Thursday night update: A clear, and liberal, speech

By Tom Baxter

Thursday night update:

For the historic moment in which she became the first woman to accept the nomination of a major party, Hillary Clinton opted for elegant simplicity, and history will probably approve her choice.

Clinton must have been the first nominee of her party to give her acceptance speech clad entirely in white. Her speech was clear, direct, and never on the defensive.

She didn’t avoid lambasting Donald Trump, as many Democrats already have, but she was economical in her choice of barbs. She may have uttered one of the most 21st Century lines in our politics so far: “A man you can bait with a tweet is not a man we can trust with nuclear weapons.”

She didn’t attempt to address all of the elephants that walk into the room every time Hillary Clinton does. “I get it, that some people just don’t know what to make of me,” she said. But she made a virtue of her thick skin and her tenacity.

“More than a few times, I’ve had to pick myself up and get back in the game,” she said. And you have to figure, that would have to be true of the first woman nominee.

One of the notable developments of this campaign is that the U.S. political system has grown a left wing. For decades, it has been thought of as a sort of flopping right wing and a “centrist” middle, enlarged by those no longer comfortable being labeled as liberals. The left has been relegated to novelty status, except in the areas of celebrity recruitment and fundraising, and as a conservative bogie man.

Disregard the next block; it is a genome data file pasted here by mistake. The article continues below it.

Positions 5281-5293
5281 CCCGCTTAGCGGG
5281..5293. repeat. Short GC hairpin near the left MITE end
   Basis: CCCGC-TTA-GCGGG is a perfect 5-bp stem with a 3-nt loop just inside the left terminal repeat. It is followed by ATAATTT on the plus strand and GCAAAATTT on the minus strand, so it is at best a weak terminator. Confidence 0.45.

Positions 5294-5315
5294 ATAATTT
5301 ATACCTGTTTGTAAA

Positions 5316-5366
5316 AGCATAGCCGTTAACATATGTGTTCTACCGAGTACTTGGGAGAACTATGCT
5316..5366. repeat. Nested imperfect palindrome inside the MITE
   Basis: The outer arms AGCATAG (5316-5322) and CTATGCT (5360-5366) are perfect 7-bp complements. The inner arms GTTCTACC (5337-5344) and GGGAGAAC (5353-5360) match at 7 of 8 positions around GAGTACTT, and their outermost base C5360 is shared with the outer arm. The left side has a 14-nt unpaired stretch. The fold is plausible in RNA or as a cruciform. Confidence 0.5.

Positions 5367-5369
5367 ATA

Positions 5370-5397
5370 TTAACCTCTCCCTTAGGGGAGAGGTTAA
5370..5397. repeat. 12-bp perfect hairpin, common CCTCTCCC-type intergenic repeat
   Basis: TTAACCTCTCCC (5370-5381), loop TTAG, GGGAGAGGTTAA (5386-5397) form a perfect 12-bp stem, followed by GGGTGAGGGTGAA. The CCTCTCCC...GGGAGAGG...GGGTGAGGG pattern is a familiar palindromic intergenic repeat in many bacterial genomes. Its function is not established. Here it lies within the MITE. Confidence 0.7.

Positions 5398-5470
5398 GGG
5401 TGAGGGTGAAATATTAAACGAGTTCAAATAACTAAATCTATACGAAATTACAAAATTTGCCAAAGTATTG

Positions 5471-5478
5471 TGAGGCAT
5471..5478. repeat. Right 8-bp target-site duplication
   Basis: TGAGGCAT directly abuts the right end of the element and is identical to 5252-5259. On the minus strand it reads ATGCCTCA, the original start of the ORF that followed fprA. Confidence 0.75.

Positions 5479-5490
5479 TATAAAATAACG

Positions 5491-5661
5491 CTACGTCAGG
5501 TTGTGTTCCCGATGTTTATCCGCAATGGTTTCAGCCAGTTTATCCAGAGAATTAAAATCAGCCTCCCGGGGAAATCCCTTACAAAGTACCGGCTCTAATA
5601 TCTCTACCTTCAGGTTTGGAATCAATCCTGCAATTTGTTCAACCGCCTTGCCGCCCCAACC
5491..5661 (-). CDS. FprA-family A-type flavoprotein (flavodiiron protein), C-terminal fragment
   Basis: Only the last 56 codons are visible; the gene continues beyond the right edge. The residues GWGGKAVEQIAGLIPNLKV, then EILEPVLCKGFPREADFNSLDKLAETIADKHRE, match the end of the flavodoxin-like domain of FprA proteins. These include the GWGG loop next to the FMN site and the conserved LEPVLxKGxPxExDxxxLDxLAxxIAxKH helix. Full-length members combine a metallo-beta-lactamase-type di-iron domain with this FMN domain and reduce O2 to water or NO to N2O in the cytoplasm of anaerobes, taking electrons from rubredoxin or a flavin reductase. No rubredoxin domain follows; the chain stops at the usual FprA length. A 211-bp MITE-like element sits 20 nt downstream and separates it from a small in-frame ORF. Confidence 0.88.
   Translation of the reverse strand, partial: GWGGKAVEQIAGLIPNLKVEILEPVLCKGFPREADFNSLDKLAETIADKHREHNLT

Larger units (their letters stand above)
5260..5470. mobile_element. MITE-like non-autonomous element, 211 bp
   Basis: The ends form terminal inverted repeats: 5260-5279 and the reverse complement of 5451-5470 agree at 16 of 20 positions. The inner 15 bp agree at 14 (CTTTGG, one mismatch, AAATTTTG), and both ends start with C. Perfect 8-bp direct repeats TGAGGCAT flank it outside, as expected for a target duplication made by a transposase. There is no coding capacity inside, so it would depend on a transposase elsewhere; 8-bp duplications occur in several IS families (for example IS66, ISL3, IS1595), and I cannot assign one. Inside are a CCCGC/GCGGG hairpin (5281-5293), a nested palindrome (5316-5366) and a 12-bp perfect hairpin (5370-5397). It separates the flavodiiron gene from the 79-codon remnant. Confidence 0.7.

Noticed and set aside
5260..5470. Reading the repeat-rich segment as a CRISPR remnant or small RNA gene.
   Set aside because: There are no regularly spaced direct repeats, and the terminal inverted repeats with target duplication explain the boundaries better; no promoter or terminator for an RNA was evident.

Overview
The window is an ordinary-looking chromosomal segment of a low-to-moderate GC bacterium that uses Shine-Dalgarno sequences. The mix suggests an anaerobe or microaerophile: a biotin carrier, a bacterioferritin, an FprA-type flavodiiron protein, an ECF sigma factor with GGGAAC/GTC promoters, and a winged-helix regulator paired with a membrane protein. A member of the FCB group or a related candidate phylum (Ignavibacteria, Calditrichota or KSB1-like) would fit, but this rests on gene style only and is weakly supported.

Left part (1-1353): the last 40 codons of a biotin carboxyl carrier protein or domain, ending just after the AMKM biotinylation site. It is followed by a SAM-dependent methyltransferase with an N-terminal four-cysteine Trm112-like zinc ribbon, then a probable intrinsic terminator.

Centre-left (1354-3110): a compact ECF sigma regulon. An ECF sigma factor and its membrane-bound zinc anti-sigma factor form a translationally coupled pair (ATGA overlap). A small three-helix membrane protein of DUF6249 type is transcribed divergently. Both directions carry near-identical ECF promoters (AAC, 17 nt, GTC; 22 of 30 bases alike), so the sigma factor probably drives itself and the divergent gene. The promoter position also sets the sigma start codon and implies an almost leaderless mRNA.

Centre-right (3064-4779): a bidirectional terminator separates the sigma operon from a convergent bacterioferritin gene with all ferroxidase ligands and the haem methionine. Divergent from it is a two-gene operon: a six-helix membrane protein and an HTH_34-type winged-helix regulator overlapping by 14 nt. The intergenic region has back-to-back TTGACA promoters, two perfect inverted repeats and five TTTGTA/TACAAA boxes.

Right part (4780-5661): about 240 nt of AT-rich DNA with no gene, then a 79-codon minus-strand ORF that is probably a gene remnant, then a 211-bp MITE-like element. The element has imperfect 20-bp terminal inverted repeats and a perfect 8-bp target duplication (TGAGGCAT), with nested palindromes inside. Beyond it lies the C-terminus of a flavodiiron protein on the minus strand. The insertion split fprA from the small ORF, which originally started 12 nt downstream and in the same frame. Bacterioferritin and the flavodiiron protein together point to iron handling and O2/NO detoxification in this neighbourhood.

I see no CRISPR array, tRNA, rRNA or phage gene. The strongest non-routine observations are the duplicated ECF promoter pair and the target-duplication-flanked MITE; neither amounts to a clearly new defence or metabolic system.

The Bernie Sanders campaign, and the general incoherence of the right, changed that balance. Clinton’s speech Thursday night was unapologetically liberal, more so than it would have been had the circumstances been different this year. But it was a speech she seemed comfortable giving.

We have nearly two months before the first Presidential Debate, on Sept. 26 at Hofstra University in New York. That much time can seem like an eternity in any race, but never more so than this one.

Wednesday night update:

This was the night designed by the Democrats to make the case that Donald Trump is just a little too screwy to trust with the keys to the nation’s nuclear arsenal, and what better setup could there have been than Trump suggesting Russian intelligence might help bring Hillary Clinton’s missing emails to the surface?